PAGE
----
For the last two years, many local in-person events, such as pop-up holiday markets or craft fairs, moved online. Although the worst of the pandemic is behind us, an Accenture study shows that consumers’ interest in virtual events has intensified in the past two years. Businesses have also recognized the new opportunities that hosting virtual events bring.

This holiday shopping season, some event organizers are continuing to take advantage of the virtual space and host events online. This means scammers can reuse last year’s trick – creating phony copycat events that charge for admission and steal your credit card information.

How The Scam Works:

You hear that your city’s annual holiday market or another shopping event will be held virtually this year. You search for it online and find a social media post or event page. Besides moving online, one other big thing is different this year. The event, which has been free in the past, now requires a paid ticket. You enter your credit card number and personal information, such as full name and address.

Unfortunately, the “ticket” is a scam! The event information you found was posted by scammers and not affiliated with the real holiday market. Con artists are creating fake event pages, social posts, and emails to confuse attendees into sharing their credit card information.

In another twist on this scam, some virtual holiday markets have a website or social media page where vendors can post photos of their products and links to their websites. Be careful here too! Some consumers reported to BBB that they clicked the links provided, thinking they lead to an online shop. Instead, the sites downloaded malware.

Tips To Avoid Holiday Event Scams:

  • Is there an admission fee? Visit the event’s website to see if you need to purchase an admission ticket for the virtual event. If not, watch for scammers trying to claim otherwise. If this happens, message the event coordinator to help prevent other virtual attendees from being scammed.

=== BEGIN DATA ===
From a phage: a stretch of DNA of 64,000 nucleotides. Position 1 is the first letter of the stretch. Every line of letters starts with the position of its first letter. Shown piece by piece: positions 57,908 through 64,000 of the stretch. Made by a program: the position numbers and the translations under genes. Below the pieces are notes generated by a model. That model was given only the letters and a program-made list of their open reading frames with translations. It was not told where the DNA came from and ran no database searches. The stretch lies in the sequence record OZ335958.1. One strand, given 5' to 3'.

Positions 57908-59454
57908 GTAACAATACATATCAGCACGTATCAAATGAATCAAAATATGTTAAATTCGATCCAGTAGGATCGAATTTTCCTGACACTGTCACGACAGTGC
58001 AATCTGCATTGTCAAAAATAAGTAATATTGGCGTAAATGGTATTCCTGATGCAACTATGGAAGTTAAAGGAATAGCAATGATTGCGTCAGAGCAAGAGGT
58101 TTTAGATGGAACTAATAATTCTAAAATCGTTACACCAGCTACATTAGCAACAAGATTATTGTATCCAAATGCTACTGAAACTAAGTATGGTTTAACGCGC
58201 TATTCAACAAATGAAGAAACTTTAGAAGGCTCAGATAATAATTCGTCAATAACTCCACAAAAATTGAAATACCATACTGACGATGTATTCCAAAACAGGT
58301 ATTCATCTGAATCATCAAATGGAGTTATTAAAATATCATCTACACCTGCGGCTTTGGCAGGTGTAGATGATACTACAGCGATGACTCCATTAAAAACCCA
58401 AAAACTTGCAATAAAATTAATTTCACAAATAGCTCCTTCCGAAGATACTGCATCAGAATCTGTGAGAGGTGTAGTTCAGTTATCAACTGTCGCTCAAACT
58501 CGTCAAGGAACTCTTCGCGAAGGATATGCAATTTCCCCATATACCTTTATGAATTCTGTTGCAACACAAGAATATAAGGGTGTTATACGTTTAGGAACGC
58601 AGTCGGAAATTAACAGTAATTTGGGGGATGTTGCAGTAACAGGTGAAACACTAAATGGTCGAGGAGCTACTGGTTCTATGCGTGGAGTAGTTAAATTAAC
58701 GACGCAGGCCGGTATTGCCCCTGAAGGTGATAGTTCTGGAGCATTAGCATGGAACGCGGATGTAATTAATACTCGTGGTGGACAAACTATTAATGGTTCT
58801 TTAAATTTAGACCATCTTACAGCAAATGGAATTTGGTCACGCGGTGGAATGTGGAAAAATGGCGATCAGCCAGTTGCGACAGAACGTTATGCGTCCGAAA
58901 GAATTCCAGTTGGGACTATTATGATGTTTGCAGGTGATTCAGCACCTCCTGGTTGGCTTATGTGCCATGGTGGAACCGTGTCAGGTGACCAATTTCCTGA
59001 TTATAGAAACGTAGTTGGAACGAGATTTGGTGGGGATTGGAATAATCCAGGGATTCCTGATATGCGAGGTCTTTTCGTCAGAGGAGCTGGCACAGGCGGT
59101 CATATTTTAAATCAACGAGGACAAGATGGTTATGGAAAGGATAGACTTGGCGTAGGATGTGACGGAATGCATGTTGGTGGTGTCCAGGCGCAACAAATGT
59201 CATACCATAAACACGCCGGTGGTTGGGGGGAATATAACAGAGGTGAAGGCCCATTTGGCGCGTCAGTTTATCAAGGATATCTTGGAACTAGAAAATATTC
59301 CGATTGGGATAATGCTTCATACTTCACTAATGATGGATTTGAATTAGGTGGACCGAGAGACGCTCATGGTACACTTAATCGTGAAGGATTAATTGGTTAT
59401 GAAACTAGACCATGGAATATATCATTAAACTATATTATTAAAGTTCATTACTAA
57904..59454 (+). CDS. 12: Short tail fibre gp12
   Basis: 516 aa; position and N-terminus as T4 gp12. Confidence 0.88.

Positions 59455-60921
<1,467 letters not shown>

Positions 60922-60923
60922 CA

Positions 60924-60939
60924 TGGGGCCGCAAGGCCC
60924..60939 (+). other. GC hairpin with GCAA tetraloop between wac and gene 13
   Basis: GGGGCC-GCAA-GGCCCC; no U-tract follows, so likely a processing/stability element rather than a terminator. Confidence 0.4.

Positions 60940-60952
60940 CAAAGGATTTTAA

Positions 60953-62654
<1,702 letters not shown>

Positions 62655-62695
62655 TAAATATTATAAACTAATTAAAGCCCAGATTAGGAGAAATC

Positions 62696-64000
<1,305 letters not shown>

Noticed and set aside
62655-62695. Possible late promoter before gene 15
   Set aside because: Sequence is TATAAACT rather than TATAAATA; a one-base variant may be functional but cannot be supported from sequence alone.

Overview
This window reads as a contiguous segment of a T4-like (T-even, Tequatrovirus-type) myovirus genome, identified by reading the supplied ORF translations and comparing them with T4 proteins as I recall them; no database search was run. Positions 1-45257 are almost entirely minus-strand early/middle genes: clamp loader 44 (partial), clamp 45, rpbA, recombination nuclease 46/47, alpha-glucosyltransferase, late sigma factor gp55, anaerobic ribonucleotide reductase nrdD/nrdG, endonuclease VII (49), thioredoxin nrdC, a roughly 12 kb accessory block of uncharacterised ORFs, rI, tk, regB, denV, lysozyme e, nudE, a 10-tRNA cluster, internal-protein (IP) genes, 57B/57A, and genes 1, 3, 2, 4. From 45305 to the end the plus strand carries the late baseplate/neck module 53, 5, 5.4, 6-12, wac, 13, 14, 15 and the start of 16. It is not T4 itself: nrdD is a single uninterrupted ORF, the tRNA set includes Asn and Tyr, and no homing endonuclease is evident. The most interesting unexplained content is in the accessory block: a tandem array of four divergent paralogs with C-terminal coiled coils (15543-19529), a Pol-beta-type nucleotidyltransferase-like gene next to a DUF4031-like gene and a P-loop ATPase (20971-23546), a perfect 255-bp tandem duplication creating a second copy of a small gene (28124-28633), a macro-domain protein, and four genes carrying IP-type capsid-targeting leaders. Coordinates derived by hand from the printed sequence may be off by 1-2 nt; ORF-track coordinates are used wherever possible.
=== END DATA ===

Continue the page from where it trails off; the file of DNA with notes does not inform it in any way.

• Research vendors and the host. If the event is unfamiliar to you, research the host and list of vendors ahead of time. While virtually browsing from booth to booth, make sure you are only clicking on the links provided. If you are unsure if a shop is legitimate, do an online search for that vendor’s store rather than follow the link provided.
  • Use a credit card. When making any purchases, use your credit card. This way if anything gets charged that wasn’t supposed to be, you can file a claim with your credit card company.
  • Keep your receipts. Make note of all of your purchases and save your receipts. If you have a question about a product or need to make a return, you will have the vendor’s information readily available.
  • Know the return policy. Before making a purchase, ask the vendor what their return policy is so you will not run into issues after the holidays.

Source: & Better Business Bureau of Upstate New York .

Read more about holiday pop-up shops and event scams on Find out more about online event scams on Event Industry News.  Click here for BBB’s tips for buying tickets to an event.   If you’ve been targeted by this scam, help others by filing a scam report at Thanks to the Better Business Bureau of Upstate New York for their contributions to this article.